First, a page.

Windows Phone Central has created a guide for both processes. Follow it, submit your games, and don’t miss out on all those potential Brazilian Windows Phone and Windows 8/RT customers!

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We've covered the Unification service fairly extensively here at Windows Phone Central and have continued to support Liquid Daffodil with attempts to drum up interest from developers to implement support for Unification in their apps. We've got some numbers to share with you all today with how the Unification service is shaping up and how the community is getting involved.

tl;dr if you haven't yet connected your app with Unification, you may wish to do so.

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The developer of Metrotube, Lazyworm has released an update for its popular Windows Phone YouTube app. So what's new in this latest release? Lazyworm has opened it up for other Windows Phone 8 developers to utilise URI app-to-app communication and automatically launch Metrotube's player from within their own apps.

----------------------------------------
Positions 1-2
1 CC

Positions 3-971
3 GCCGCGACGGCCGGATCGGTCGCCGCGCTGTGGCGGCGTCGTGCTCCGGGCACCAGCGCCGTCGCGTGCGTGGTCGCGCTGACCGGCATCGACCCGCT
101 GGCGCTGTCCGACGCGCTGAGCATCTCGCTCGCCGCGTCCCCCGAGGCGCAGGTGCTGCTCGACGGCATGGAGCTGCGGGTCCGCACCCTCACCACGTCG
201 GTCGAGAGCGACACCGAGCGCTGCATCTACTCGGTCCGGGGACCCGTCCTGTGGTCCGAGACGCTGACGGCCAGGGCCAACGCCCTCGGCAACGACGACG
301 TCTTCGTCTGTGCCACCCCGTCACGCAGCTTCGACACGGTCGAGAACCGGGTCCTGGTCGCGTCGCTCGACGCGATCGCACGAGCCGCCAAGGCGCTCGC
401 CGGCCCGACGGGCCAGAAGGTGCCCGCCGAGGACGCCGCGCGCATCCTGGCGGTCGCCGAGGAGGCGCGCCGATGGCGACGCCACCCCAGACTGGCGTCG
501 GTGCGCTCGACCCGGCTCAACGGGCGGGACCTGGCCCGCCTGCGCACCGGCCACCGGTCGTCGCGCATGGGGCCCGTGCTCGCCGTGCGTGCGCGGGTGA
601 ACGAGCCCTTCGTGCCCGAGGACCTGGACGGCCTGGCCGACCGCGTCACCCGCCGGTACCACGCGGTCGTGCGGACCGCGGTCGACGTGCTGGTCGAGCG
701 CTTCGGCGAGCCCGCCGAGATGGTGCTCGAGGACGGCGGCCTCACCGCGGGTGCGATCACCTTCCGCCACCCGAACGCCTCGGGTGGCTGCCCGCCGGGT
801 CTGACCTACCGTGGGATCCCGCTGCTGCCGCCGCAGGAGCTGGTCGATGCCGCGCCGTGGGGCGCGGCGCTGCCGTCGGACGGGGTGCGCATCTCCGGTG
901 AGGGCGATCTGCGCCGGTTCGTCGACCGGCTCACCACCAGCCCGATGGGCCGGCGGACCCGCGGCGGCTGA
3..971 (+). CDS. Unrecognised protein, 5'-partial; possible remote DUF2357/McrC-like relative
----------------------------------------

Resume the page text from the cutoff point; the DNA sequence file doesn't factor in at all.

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This year's HACKED event, which is a free-to-attend weekend of intense learning, building and sharing of cool stuff (that's what the website says) has sold out on tickets. Fear not though as the organisers plan to release more batches through June. Whether you're an expert, novice or a developer or designer, everyone is invited to take part (should you manage to get a place, of course).

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The "Windows Phone Store" is a pretty big concept. Instead of being one simple market available to all users equally and indifferently, it has countless facets intended for specific user groups and regions.